Osborn School has unveiled a Japanese garden in the interior courtyard to provide a natural environment in which students can learn. The garden was created thanks to the efforts of a dedicated Gardening Committee at the school as well as the Japanese PTO. The Committee and parents collaborated with others in the community to bring the garden to fruition after years of discussion.
The Gardening Committee met with Taro Ietaka, a director at Rye Nature Center, who connected them with Kohtaro Tanaka, a RHS student and Life Scout who dedicated his Eagle Scout project to the Japanese Garden development. His parents, scout leader, and fellow scouts all joined in to lend a hand working on the garden and getting others to participate. Kohtaro also involved Mr. Mamoru Takanashi, President of Takanashi Landscape, Inc. and expert in Japanese gardens. Mr. Takanashi donated his time and talent towards the garden design. Mr. Stomu Miyazaki, a professional architecture and interior designer, also volunteered his expertise and assisted with Kohtaro’s project.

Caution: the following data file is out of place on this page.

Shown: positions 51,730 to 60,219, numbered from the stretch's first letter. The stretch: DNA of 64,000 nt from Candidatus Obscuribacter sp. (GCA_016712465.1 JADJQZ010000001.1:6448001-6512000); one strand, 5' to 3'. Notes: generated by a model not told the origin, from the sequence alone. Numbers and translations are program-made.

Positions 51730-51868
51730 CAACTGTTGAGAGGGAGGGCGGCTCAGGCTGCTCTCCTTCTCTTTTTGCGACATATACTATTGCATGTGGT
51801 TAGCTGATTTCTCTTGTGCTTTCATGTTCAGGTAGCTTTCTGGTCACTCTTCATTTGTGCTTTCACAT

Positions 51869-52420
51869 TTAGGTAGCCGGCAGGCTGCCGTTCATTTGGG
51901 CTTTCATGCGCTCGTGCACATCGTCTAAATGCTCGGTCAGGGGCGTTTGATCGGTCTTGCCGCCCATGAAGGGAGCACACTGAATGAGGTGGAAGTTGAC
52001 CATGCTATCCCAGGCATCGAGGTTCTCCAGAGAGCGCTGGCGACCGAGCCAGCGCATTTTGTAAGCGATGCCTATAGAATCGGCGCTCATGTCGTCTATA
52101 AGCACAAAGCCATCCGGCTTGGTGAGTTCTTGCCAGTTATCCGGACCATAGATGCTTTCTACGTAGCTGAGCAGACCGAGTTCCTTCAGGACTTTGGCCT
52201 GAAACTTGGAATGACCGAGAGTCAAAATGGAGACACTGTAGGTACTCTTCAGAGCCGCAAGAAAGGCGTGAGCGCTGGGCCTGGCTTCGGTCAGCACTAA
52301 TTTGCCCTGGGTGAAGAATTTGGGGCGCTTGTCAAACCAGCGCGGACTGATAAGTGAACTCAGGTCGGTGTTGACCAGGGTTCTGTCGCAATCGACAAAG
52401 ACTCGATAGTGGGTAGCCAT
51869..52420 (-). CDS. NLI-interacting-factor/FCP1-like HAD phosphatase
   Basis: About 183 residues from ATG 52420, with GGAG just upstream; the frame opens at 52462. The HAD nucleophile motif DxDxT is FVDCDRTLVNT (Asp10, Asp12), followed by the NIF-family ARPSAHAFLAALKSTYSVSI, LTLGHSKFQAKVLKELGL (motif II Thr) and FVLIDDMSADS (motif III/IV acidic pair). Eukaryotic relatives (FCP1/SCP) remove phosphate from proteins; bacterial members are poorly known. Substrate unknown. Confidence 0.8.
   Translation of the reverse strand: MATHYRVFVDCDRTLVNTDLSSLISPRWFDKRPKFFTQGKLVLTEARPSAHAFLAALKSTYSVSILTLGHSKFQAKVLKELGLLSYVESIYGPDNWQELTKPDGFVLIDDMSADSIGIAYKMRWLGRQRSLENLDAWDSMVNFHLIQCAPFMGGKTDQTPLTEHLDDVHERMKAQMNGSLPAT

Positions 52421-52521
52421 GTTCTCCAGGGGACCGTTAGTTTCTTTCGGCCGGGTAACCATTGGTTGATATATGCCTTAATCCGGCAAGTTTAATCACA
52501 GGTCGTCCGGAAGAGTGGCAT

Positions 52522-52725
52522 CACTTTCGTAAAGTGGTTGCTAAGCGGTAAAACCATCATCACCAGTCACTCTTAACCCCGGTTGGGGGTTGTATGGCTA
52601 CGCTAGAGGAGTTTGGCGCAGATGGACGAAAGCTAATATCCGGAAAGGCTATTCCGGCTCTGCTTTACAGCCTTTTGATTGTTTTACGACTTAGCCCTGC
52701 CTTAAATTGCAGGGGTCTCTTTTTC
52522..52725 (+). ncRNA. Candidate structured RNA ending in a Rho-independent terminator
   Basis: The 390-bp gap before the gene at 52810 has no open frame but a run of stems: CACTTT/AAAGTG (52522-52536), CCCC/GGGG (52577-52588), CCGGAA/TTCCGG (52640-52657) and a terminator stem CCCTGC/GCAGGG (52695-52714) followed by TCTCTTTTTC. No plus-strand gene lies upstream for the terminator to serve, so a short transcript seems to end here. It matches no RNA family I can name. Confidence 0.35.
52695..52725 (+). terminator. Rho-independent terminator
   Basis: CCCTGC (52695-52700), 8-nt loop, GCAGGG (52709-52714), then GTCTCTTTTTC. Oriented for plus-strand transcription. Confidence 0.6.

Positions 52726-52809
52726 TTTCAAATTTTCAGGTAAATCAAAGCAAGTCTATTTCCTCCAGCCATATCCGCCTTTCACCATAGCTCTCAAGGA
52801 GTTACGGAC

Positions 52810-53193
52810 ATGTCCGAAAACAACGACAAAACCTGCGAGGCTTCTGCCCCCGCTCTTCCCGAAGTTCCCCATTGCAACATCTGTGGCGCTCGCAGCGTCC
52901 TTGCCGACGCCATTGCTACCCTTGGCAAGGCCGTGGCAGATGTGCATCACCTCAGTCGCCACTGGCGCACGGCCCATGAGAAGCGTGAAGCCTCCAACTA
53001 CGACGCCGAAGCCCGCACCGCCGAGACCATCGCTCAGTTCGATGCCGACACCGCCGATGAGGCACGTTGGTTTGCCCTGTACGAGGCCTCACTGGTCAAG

The courtyard area already featured a cherry tree, which is common in Japanese gardens. The tree was planted years ago by an Osborn parent in honor of her daughter, Andrea Phillips. Mr. Takanashi strategically placed many very large stones as well as stepping stones, edge stones, white gravel to represent a river bed, and beach colored gravel. He also planted azaleas and junipers. Osborn hopes to eventually add a water basin and a lantern to the garden.
The benefits of outdoor environments and nature experiences are plentiful. They include inner peace; stress reduction; fitness; healing; mental health; creativity; physical, emotional and intellectual developments; bonding with nature; appreciation for nature; and heightened sense of beauty. Additionally, improving the pond as part of the garden installation will benefit the fish, turtles and birds that live in the garden.